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When someone driving a car collides with a pedestrian, the car’s speed plays a role in the outcome — whether the pedestrian walks away, gets seriously injured or dies. Chances of surviving being hit at 30 km/h are much better than being hit at 50 km/h.
Last fall, a city study recommended lowering the residential default to 40 km/h and putting up new 50 km/h signs on collector roads, which are streets that connect neighbourhoods to larger arterial roadways. Any streets that already have posted speed limits above 50 won’t be affected.
The long-term goal would be to make residential speed limits 30 km/h and lower collector speeds to 40 km/h, but city officials said for now, the more gradual approach will be “credible” for drivers and should produce high compliance.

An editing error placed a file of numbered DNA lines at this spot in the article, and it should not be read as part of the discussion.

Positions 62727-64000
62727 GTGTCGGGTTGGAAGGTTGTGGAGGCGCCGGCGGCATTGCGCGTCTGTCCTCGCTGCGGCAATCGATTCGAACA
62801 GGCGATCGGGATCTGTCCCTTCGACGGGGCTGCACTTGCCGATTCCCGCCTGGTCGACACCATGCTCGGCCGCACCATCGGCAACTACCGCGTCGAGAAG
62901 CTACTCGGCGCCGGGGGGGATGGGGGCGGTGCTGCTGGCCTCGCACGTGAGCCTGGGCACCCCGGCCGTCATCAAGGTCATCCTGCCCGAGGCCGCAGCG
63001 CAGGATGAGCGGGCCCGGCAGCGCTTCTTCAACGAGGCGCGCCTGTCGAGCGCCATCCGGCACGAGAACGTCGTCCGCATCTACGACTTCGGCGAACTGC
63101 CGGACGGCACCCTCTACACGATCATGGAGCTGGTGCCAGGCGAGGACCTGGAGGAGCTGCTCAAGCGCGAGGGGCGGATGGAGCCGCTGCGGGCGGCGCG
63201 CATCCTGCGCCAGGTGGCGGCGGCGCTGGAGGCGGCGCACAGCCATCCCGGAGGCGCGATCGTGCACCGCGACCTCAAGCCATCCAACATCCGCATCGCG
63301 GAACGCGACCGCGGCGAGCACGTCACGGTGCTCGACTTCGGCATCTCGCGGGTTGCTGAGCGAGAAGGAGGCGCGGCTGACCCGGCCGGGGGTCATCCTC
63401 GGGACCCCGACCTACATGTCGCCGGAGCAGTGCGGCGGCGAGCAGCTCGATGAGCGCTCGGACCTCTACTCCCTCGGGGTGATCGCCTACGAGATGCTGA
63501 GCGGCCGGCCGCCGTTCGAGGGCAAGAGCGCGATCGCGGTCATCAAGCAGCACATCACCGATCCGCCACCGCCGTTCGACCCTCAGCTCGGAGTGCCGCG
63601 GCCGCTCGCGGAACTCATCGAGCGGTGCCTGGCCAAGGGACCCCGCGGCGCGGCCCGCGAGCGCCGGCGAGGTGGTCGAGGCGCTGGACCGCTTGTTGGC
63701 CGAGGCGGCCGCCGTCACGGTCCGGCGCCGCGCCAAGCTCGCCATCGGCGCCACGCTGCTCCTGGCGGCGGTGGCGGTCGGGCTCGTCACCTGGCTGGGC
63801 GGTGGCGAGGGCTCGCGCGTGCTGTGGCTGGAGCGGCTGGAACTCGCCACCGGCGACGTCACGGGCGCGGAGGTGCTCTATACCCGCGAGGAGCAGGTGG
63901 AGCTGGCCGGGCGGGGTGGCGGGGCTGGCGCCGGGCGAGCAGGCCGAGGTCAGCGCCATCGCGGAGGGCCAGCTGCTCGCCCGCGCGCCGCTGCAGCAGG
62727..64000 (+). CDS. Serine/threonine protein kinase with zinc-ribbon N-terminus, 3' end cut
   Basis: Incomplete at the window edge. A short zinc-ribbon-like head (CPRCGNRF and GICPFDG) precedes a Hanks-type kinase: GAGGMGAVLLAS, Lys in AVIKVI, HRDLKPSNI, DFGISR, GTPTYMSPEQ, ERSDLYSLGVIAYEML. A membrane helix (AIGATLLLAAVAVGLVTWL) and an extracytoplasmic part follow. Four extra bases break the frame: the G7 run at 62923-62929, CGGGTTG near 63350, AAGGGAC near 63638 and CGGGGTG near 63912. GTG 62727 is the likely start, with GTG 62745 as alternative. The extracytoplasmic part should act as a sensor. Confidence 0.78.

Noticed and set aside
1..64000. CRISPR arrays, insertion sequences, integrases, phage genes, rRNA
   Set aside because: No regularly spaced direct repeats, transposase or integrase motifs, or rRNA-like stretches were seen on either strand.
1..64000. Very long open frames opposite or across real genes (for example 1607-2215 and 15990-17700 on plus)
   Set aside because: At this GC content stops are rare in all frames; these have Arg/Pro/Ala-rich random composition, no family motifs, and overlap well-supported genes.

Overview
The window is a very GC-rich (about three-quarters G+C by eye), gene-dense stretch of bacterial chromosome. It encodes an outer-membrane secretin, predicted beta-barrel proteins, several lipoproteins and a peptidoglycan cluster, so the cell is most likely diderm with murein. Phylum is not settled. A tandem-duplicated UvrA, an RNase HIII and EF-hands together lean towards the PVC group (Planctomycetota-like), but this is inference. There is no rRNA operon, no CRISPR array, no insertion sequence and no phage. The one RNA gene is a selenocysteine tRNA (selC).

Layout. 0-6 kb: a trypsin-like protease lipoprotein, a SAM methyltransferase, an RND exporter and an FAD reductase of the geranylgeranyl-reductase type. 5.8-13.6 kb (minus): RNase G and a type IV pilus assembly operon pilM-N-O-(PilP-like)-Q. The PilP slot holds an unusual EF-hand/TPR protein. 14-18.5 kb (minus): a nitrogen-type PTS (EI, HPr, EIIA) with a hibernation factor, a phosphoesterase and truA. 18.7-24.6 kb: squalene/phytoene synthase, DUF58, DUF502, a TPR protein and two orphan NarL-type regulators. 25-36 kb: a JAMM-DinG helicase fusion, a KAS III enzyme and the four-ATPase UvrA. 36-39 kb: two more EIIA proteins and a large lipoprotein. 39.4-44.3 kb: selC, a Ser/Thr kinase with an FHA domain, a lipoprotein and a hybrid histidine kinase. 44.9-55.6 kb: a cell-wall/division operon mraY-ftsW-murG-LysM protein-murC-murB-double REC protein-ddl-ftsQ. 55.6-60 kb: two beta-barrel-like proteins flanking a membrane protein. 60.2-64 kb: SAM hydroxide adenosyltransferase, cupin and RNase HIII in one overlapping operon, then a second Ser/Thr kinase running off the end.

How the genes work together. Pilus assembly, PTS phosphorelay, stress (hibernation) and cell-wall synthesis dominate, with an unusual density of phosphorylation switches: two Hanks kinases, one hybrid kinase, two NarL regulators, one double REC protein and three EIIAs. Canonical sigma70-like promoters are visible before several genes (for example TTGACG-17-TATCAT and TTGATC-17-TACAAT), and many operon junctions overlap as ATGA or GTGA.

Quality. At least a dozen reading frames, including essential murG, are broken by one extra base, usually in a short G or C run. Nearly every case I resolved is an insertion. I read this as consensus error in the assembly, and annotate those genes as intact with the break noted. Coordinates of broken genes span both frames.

A final decision on the move was expected last November. Instead, Coun. Peter Demong said he wanted information about adding the issue to the 2021 municipal election ballot. His proposal passed in a narrow 8-6 vote.
But city officials say putting the question directly to voters this October is too risky.
A report headed to council Monday says the speed limit issue is complex and technical, and voters would have to do extra research to be able to make an informed choice. On top of that, online misinformation or campaigning from political action committees could further muddy the waters.
The report suggests four possible questions for a non-binding plebiscite vote, but says each have potential pitfalls, and “voters are likely to be confused about the impact of their vote.”
Coun. Druh Farrell said when it comes to speed limits, it’s time for council to “fish or cut bait.”
“I would rather not see a delay, because the longer we delay, the more people will be injured,” she said.
City road safety director Tony Churchill has said the speed changes could prevent around 300 collisions each year, saving $8.1 million annually from the societal cost of those crashes.